Money can keep Md. breeders producing

October 14, 2006|By JOHN EISENBERG

Maryland racing's greatest asset? That's easy. It's the Preakness, middle jewel of the Triple Crown.

What comes after that? It's a little less obvious or glamorous, but the state's breeding industry is well-known for its quality stallions and top-notch horsemen.

Competition from slots-enhanced tracks in Delaware, West Virginia and (soon) Pennsylvania has staggered Maryland racing, but the state's breeding industry remains a regional jewel - maybe not Kentucky's equal, but estimable in its own right. Those neighboring states are faring better as breeders, too, but they can't match the quality of horses produced here or the care those horses receive.

Today's Maryland Million, reserved for the offspring of Maryland sires, celebrates the state's enduring ability to breed and develop fine racehorses. More than 21,000 fans attended last year's Million and more are expected today at Laurel Park - evidence of a devoted constituency many other racing states would love to have.

"We have it all in many respects," said Cricket Goodall, executive director of the Maryland Horse Breeders Association. "But things are very uncertain going forward, to say the least. The next four years are crucial to the breeding industry. We're being bombarded on all fronts."

The tracks in neighboring states not only offer higher overall purses because of slots, but they also give out more money to runners bred in their home states. States use these "bred funds" to stimulate breeding.

Pennsylvania has $11 million in its fund for Pennsylvania-breds, Goodall said, and that figure is expected to soar when slots finally begin clanking in the state next month. Goodall fears Maryland, with just $5 million in its fund, is about to get left behind.

"As the incentive to breed elsewhere increases, the harder it's going to get to keep luring good stallions here," she said. "It's just economics. If there's more money elsewhere, that's where people will go."

The general trend is inescapably gloomy. The number of sires standing in Maryland has dropped from 92 to 74 since 2003. And the size of Maryland's annual foal crop shrank 23.4 percent between 1994 and 2004, according to Jockey Club statistics.

Meanwhile, Pennsylvania's annual foal crop grew 15.1 percent and West Virginia's rose an astounding 124.1 percent between 1994 and 2004.

"It's a slippery slope, and we're on it. We're slipping," Goodall said.

Maryland has avoided a more devastating downturn because so many highly regarded horse farms are entrenched here. Northview Stallion Station, Country Life Farm, Maryland Stallion Station, Bonita Farm and Murmur Farm are just a few of the many places that help preserve Maryland's reputation.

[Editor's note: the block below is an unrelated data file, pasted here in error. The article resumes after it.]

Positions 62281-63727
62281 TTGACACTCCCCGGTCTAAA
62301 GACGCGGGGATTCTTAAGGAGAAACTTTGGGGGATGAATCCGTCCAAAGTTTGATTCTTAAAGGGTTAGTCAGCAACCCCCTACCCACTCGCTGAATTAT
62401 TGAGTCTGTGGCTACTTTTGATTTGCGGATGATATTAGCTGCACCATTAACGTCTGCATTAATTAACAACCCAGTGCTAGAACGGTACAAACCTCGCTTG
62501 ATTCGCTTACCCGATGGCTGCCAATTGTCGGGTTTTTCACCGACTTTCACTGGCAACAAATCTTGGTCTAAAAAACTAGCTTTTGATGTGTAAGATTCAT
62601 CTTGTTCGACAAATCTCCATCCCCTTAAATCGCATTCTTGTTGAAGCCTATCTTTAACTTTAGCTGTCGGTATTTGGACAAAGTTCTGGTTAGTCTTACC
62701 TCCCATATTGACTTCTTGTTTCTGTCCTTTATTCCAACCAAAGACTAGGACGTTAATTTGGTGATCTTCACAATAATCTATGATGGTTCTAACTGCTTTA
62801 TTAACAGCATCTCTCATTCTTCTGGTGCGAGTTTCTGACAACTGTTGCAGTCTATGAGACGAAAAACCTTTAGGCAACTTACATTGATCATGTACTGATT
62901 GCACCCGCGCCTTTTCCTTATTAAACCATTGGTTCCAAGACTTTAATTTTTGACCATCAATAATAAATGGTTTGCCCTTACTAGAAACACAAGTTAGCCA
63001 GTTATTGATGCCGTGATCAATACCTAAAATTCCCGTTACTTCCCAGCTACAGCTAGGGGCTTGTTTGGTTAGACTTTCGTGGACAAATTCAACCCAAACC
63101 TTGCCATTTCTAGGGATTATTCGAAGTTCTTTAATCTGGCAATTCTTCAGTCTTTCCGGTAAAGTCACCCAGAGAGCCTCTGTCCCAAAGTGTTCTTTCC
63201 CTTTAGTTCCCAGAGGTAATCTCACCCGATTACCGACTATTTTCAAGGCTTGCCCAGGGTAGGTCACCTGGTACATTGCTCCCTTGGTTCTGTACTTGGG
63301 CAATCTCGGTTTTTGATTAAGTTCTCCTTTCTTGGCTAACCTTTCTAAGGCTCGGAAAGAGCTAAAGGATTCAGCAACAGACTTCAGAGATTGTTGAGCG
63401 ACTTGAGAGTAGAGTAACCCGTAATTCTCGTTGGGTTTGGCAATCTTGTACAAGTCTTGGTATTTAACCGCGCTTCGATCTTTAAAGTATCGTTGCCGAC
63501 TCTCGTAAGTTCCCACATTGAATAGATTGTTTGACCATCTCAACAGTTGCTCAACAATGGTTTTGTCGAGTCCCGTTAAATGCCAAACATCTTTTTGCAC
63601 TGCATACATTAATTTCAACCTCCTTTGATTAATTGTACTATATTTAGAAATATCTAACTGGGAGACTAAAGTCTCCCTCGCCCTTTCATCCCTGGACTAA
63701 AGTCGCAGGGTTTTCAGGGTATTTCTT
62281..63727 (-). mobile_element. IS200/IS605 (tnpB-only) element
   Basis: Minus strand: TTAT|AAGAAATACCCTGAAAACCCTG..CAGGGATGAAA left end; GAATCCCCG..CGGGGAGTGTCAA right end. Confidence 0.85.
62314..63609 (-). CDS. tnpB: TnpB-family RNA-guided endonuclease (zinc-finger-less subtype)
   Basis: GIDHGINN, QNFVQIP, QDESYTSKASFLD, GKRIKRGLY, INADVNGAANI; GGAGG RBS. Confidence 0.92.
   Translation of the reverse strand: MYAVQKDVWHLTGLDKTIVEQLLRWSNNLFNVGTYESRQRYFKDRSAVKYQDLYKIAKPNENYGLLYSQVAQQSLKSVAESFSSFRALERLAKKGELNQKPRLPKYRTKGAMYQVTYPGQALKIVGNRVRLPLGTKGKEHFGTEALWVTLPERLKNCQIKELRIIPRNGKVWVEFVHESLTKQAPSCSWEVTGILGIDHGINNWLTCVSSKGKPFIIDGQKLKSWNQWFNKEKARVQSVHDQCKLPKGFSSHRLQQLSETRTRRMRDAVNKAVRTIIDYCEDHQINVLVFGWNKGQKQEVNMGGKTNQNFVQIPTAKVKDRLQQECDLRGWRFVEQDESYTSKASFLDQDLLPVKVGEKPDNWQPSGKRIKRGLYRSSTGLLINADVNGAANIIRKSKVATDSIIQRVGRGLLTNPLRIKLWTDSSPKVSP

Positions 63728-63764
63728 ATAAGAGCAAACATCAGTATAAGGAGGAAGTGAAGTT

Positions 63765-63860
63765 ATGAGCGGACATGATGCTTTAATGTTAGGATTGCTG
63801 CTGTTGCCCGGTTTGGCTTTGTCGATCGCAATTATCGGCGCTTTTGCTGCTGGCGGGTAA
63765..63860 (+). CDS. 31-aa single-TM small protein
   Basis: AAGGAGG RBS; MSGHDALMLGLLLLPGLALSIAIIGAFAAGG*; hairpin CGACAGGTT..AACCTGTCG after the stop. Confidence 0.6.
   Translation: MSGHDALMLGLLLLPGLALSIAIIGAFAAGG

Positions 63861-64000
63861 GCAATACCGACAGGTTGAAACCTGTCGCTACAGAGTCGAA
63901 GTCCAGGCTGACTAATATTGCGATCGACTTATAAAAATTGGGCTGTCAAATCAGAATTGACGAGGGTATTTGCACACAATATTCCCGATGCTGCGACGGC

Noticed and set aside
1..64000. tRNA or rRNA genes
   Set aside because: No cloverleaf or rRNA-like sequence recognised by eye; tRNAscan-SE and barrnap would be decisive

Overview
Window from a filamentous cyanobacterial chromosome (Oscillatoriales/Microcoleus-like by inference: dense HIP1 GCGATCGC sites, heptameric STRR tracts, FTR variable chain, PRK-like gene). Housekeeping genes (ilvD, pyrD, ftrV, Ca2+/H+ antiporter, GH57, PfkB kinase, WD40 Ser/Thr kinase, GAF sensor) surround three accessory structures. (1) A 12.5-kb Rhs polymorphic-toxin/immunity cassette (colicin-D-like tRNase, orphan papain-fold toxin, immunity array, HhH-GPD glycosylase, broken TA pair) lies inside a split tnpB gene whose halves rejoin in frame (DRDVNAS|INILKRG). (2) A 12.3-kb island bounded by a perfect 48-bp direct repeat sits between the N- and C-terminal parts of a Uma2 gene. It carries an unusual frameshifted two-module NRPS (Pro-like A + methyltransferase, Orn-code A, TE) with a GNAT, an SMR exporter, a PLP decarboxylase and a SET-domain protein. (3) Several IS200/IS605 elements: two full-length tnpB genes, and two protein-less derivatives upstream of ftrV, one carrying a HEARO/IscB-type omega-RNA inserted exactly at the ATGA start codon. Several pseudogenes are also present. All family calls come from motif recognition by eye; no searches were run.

There are fine farms in other states, of course, including Pin Oak Lane Farm in New Freedom, Pa., just across the Maryland line. But Maryland still has more attractive sires. Not For Love, a Northview stallion, has been the leading American sire based outside of Kentucky since 2003. Murmur's Louis Quatorze is right behind him this year.

"But the economic situation remains a huge problem for the people who have invested here," Goodall said. "I don't think they want to leave by any means, but at some point they would have to consider it."

How can Maryland pump more money into its breeding business and staunch the bleeding? One way would be to approve slots, but that's a tired story and it would be foolish to expect salvation at this point. (Although the racing industry is carefully monitoring the gubernatorial election, wondering if the Democratic obstructionists who have opposed slots might be more inclined to work with a Democratic governor.)

Another way to help breeders would be for the legislature to authorize a "bred fund" subsidy, but Goodall said the fund hasn't received a subsidy since 2001. She added that Gov. Robert L. Ehrlich, a racing supporter, wrote a $10 million subsidy into his most recent budget, but it was tossed out.

"We're politically challenged," Goodall said. "We're arguing for slots not because we love slots so much - if those other states didn't have them, we probably wouldn't be arguing. We just need money, one way or another. It's going to be a difficult situation here otherwise."

It's a testament to the breeding industry's resolve that it has survived and even prospered in a difficult climate. There are 115 horses entered in today's 12-race Million program. The major events will be televised on Ch. 54.

The Million, which sportscaster Jim McKay invented in 1986, just keeps getting bigger and better. If the organizers are lucky, they'll wind up with a headline as infectious as last year's, when a 4-year-old named Play Bingo rallied from nearly 20 lengths back to win the Classic, the featured race.

"The Million is always a great day," Goodall said. "We're looking forward to another this year."

It's time to give the breeding industry some of what it needs to make sure such "great" days continue to occur.

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